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Abstract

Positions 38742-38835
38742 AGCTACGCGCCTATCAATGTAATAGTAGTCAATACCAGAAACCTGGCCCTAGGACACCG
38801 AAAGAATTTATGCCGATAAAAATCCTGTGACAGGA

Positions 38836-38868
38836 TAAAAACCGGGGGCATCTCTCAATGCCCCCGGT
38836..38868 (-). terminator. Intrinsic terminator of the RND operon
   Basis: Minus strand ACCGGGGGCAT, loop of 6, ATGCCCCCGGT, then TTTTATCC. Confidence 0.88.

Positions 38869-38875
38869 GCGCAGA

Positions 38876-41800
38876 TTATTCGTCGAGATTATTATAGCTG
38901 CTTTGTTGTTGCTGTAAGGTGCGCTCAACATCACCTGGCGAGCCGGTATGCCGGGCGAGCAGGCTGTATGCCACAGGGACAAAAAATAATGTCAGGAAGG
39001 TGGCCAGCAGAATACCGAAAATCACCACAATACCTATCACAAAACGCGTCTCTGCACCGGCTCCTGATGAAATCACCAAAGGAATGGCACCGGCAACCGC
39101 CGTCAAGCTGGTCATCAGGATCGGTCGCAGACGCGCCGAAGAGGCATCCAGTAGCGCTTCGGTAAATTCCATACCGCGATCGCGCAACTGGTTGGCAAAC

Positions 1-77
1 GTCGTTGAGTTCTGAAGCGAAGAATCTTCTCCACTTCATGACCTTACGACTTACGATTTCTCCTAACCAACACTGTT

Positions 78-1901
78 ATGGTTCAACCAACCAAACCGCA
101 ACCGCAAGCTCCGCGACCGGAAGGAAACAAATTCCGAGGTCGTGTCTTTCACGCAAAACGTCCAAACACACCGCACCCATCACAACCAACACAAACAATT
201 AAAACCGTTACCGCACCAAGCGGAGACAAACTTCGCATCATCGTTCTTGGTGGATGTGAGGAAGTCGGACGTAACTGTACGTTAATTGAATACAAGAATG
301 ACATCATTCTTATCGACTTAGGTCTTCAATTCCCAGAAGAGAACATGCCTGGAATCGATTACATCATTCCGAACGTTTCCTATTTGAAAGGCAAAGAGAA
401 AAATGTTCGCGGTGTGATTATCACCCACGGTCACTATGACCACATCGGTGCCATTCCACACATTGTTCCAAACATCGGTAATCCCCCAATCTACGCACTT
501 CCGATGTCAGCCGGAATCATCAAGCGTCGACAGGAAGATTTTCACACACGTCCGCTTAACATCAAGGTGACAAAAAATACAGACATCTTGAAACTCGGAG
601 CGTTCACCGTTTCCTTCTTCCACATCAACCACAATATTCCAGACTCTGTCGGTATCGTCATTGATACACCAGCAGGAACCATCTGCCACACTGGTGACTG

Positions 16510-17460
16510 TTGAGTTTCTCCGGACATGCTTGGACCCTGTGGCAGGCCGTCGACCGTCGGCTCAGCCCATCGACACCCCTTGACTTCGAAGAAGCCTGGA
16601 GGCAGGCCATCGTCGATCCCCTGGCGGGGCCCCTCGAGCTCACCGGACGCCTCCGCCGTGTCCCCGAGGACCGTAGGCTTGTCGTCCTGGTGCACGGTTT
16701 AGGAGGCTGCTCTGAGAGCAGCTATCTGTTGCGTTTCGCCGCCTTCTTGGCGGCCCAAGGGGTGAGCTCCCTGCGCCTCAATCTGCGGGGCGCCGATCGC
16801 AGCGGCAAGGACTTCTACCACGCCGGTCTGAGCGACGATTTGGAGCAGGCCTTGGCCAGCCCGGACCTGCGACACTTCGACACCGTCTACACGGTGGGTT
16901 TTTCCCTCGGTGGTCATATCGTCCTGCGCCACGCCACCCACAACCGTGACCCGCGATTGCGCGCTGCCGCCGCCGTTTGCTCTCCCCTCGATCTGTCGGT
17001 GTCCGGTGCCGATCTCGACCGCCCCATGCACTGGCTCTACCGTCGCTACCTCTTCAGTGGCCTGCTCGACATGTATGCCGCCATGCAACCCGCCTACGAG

Jean Wilson's article, "Identity Politics in Atwood, Kogawa, and Wolf," is a comparative study of three texts published in the early 1980s: Atwood's "Significant Moments in the Life of My Mother," Kogawa's Obasan, and Wolf's Cassandra. Identity politics figure prominently in all three literary works, whose common poetic project is one of demythologization and of enabling at the same time the emergence of a new, liberating articulation, a language perhaps "never heard before." These writings interrogate the construction of identities in a patriarchal culture and contribute to a more complex understanding of identity formation. All three works, albeit in different ways, challenge readers to consider identity interrogatively and to explore in new voices what it means to say "we," to say "they," to say "you," to say "I."

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